Taiken Japan

Autumn Leaves 2016

Sumo : Pure Tradition

Sumo : Pure Tradition

Marina Villar

In Japan Sumo is much more than just a sport. It is a living example of Japanese culture, traditions and history. And the rikishi or wrestlers serve as cultural ambassadors when they take part in events overseas.

Sumo shows discipline, hard work and courage but not only inside the dohyō or ring, also outside and in wrestlers´ every day life.


The first tournament of 2016 is being held at the Ryogoku Stadium in Tokyo. And you can join it any day till Sunday January 24th. But please note that, specially the last weekend might not be available at all.

The first time I went to a Sumo Championship was together with my Japanese teacher who explained me all she knew about this almost religious experience. Of course, you will be able to witness it yourself if you decide to be part of one of the tournaments held in Japan all year long.

Some interesting facts and rules about this antique tradition

  • Most of the Sumo wrestlers start their careers at a very young age, usually when they finish primary school at the age of 15.
  • Training is very strict and teachers, most of them, retired Sumo wrestlers, teach them techniques to fight but mainly manners and how to achieve a strong mind and body.
  • Sumo wrestlers have a very tight agenda during their training period. They live, breath and share their life with other (older and more experienced) Sumo wrestlers in order to get used to the new life style.
  • Most of them are required to live in communal sumo training stables known as heya, where all aspects of their daily lives are dictated by strict tradition.
  • It is not a secret that wrestlers put a lot of effort and attention into their diets. The younger ones, in order to gain weight, will eat until they fall down (literally).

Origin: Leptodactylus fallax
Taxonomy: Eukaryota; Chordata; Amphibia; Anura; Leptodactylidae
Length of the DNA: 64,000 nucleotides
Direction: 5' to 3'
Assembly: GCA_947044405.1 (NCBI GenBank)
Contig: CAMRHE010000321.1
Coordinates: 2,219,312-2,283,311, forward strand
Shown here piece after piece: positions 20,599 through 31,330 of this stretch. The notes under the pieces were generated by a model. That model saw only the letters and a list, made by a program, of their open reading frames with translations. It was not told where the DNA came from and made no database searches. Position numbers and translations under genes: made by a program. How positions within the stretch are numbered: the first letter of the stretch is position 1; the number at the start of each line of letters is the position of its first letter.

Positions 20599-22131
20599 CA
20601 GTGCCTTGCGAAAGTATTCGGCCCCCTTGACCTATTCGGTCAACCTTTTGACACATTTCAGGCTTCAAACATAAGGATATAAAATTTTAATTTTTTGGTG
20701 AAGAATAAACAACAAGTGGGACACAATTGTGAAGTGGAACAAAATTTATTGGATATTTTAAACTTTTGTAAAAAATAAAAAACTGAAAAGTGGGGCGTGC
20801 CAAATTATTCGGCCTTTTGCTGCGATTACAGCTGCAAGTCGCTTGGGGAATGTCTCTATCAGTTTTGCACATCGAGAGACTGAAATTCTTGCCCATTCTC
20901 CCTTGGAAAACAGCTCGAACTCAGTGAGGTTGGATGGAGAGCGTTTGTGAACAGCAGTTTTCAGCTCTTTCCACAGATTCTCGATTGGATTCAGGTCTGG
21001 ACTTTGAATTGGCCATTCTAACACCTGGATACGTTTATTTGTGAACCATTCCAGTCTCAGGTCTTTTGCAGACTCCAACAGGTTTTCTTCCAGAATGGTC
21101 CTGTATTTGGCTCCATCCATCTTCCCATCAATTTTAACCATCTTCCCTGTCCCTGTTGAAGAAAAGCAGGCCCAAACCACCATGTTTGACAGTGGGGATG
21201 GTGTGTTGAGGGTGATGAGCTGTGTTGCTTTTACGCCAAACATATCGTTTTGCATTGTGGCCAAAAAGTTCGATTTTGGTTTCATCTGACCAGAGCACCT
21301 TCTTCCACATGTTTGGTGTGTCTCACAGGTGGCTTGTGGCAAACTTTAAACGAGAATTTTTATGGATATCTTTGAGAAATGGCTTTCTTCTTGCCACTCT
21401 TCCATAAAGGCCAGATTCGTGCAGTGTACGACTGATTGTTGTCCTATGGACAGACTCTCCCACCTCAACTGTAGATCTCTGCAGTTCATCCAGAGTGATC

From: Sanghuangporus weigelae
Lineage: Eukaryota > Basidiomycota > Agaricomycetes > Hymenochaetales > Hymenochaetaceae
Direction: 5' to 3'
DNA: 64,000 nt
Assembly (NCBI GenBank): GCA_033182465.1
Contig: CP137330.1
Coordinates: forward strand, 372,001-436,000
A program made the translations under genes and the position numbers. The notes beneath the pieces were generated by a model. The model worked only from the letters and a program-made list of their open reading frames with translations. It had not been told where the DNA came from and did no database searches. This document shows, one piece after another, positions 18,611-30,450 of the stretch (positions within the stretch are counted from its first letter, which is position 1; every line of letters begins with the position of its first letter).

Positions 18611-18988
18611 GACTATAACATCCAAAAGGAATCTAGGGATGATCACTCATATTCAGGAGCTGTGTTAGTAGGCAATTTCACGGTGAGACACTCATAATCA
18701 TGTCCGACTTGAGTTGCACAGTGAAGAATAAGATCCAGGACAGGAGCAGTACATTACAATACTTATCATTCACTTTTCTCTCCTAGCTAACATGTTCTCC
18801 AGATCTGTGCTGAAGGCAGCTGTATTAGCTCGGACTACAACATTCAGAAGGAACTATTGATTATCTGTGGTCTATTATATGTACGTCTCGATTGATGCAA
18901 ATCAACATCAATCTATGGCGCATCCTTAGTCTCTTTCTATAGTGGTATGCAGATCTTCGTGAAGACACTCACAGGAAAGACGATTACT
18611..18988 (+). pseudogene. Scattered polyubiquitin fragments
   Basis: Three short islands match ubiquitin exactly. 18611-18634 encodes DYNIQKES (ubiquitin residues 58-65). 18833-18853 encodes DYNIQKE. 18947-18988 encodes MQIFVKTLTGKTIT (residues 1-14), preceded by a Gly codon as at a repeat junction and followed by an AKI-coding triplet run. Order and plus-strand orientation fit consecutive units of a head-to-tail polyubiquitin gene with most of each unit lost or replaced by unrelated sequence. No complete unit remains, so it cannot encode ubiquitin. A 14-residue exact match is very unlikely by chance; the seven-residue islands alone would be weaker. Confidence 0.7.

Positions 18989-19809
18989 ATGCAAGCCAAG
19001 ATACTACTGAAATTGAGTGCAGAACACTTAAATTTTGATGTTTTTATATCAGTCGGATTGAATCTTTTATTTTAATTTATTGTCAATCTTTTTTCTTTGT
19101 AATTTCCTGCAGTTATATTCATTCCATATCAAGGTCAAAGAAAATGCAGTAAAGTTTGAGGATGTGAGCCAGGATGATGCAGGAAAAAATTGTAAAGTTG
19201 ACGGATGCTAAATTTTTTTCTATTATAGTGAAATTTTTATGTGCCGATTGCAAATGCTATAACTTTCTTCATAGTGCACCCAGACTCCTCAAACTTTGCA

• Average weight of Sumo wrestlers is around 300 to 350 pounds or 200 kilograms but can weigh much more.
    Sumo wrestlers are not allowed to drive a car and they have to wear traditional dresses in public down to the feet. No excuses!!!
  • Japan is the only country where Sumo is practised professionally.
  • There are six divisions: makuuchi, jūryō, makushita, sandanme, jonidan and jonokuchi.
  • The Makuuchi division receives the most attention from fans and at the pinnacle of the ranking you will find the ones ranked as Yokozuna or Grand champions

What to expect to see in a tournament


At the initial charge both wrestlers must jump up from the crouch simultaneously after touching the surface of the ring with two fists at the start of the bout, and the referee can restart the bout if this simultaneous touch does not occur. The referee´s decision may be disputed by the five shimpan or judges seated around the ring. If this happens the judges will meet in the center of the ring to make a decision.

Sumo 1

After that the wrestlers return to their starting positions and bow to each other before retiring. A winning wrestler in the top division may receive additional prize money in envelopes from the referee if the matchup has been sponsored.

Sumo 2

If a Yokozuna is defeated by a lower ranked wrestler it is common to see members of the audience throwing their seats cushions into the ring.

In contrast to the time in bout preparation, bouts are typically very short, usually less than a minute, and often only a few seconds. Extremely rarely a bout can go on for many minutes.

Ryogoku Stadium: useful information

At this point, you might have your ticket ready. You can get to Ryogoku Stadium through JR Chuo / Sobu Line or by subway through Oedo line.

Doors open at 8:00 in the morning but after 3:00 in the afternoon you will be able to see the Makuuchi (top division) in action.

There are plenty of things to do inside the Stadium like buying souvenirs, having a Chanko stew or a Rekishi Bento box for lunch or just taking pictures like a typical tourist every time you see a big boy round the corner.

Girls in kimono are also part of the charming adventure.

If you are in town while a tournament is happening, I would definitely recommend you to join. It is one of those Japanese experiences that no one should miss, because as I mentioned, Sumo is much more than just a sport. You will take part of the Japanese culture with you.